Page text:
Though I am not usually accustomed to following the rules, I suppose I should do this one by the book. An introduction, then.
I am a wandering soul. I move from place to place, never staying anywhere long. I prefer the old homes of my ancestors to the newer places the people have built. The spirits dwelling there seem to accept my presence in their homes for a time, though they do let me know when the time has come to move on. I am not afraid to dwell amongst them as most of the people are. They fear the spirits and their dwellings, as if they have completely forgotten that no one ever truly dies. Rather, they move from one area of existence to another. I suppose I can understand why the people stay away-For a while, it did feel like I was invading someone's home. I had to grow and accept that I was a guest, and welcome for a time.
Occasionally I wander among the modern people as well. I learned many things from many different people, though they never truly accept me because I belong to no one. I honestly prefer it this way, to visit, learn, and move on. I am beholden to no one and nothing except the great guides who point my direction, and the spirits of those whose homes I borrow.
I am also a dreamer, and somewhat of a spiritist. (These are the only words for it I could find in the modern English language...It is a close enough description.) It means that, through training and years of lessons, I can communicate better with the spirits and guides that many either refuse to acknowledge or cannot sense at all. As such, the old legends and the old places have always drawn me.
The reason I started this blog then, is because of one of the legends I heard about one year ago. I was visiting an old woman in a tribe in Northern Utah. She complained of evil dreams brought on suddenly when her grandson disappeared suddenly from her home late at night. At first I brushed this off as an old woman's grieving, but as I spoke to her more I noticed a certain darkness around her and her home. It was strongest in her grandson's sleeping area. I asked her if I might take a look at his things, to see if I might be of help. She first hesitated, but then relented when I told her about the darkness in her home. Naturally, she blamed it on the spirits of the dead, and how her grandson must have offended one of them.
While searching through his things, I found a wooden box buried in the dirt. It was so black with evil, I had to force myself to touch it. It was covered with X's, which is a rough equivalent to a warding symbol the people use when faced with things they feel are very evil. When the dead are buried, for example, they draw a large X on the burial box to prevent the spirit from doing harm. The old woman and I chose to bring the box outside in order to not release the dark thing inside her home. She first covered herself in the same symbol to ward off the darkness. Not wanting to be rude, I did the same.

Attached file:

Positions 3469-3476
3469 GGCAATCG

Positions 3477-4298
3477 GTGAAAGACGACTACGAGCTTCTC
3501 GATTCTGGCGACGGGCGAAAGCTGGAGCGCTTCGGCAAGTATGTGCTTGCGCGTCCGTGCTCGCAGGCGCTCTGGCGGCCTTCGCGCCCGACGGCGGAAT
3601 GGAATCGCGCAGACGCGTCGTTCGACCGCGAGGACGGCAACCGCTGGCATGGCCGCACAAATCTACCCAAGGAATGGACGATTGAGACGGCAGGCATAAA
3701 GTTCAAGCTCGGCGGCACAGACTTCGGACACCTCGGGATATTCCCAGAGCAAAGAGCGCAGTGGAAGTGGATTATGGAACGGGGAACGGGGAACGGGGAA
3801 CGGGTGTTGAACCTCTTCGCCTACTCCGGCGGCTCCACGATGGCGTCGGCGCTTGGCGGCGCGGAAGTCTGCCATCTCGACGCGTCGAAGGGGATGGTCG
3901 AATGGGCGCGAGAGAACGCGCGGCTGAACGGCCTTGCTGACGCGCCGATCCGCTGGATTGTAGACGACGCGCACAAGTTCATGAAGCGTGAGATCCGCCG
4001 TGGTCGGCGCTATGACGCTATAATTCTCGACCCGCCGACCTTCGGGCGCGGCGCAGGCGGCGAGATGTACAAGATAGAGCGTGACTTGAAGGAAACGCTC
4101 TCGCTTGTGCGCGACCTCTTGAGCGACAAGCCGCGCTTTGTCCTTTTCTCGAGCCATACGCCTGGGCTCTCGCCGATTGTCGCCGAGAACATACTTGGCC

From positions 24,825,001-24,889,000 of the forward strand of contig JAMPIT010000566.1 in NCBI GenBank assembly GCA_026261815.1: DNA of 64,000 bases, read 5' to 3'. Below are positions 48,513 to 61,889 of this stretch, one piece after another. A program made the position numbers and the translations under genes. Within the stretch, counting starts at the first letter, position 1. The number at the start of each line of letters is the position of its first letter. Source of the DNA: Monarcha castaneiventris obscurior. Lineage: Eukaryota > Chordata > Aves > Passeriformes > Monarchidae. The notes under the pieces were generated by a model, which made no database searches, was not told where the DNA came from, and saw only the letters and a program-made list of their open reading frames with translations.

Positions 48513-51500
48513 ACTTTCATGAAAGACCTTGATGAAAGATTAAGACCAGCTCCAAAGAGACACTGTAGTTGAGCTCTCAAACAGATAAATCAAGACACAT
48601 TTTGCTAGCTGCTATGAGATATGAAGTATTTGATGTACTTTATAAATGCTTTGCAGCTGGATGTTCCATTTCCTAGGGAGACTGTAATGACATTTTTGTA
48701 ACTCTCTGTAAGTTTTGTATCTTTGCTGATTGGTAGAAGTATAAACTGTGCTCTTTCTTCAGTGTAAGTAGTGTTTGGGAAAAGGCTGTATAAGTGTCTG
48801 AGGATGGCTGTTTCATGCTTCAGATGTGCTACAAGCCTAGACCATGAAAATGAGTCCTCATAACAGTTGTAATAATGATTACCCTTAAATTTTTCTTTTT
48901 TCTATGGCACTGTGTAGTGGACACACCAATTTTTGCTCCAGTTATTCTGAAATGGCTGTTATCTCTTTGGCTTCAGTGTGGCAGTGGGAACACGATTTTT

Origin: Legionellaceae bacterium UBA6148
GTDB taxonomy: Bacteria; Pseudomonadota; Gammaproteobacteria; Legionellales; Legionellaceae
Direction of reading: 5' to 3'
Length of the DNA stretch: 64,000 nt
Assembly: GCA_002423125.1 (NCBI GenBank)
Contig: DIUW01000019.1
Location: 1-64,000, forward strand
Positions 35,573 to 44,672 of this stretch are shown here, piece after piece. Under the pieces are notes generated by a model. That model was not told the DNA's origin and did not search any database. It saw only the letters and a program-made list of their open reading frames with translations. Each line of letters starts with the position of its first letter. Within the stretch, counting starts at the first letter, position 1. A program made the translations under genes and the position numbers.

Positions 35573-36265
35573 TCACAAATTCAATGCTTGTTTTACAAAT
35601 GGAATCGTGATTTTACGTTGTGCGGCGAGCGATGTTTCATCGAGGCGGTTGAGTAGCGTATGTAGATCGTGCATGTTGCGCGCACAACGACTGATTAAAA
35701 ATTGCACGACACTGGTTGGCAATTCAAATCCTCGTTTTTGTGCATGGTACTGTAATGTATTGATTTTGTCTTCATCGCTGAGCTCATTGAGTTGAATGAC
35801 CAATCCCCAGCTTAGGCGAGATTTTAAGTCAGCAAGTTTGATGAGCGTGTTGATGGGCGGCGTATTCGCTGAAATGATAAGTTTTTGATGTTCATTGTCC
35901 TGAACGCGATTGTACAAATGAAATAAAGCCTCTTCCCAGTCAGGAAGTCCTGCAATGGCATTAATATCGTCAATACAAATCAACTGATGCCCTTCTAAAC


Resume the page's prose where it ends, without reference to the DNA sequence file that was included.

The box was full of drawings, carvings, and written notes. The drawings and carvings all depicted the same thing: A tall black figure on a field of gray with arms stretched out to the sides of him. The arms were too long for the body, and the figure lacked features. The X had a circle around it, which I find strange. The circle is a symbol for the connecting portal between this world and the spirit realm, which lies beneath. Our birth legends tell that when we are born, our individual spirits come from below to inhabit the body. Why then, would there be a warding for evil over the circle representing life?
And then, there were the writings. They mentioned something about a legend of a tall, faceless spirit of evil who drives men mad with fear and anger. I only got through the first few lines introducing the legend when the grandmother snatched the papers away and covered them with dirt. I remember the following words as vividly as I remember the blackness surrounding the box.
"You must never read that legend!! It is evil!! Forbidden to tell, forbidden to read!! It always comes before death, death always follows soon after!! Long ago, an outsider came to our village and told this to some young scribes, who wrote it as they write all new stories that pass our way. The story was later retold by the scribes to our storytelling clan, who passed it on to us as is our way. Months later, half of our village was mad. People killed their families to save them from the Faceless Death. After this it was forbidden to mention anything of that legend, or to seek after it. My grandson was a foolish boy, and did what ought never to have been done!! His spirit will never find peace now-It has been claimed by the bringer of madness and death. Do not seek it, or it will find you."
She allowed me to stay one more night, but my spirit guides told me that it would be wise for me to leave the village before morning light and not return to it Since then, I have been searching for the rest of the legend, and searching for more who may have been affected by it. Currently, I am on the trail of a mother in Western Colorado who fled from her home mysteriously. Her family said that she dreamed of a symbol of death. I wonder if these are all connected, somehow.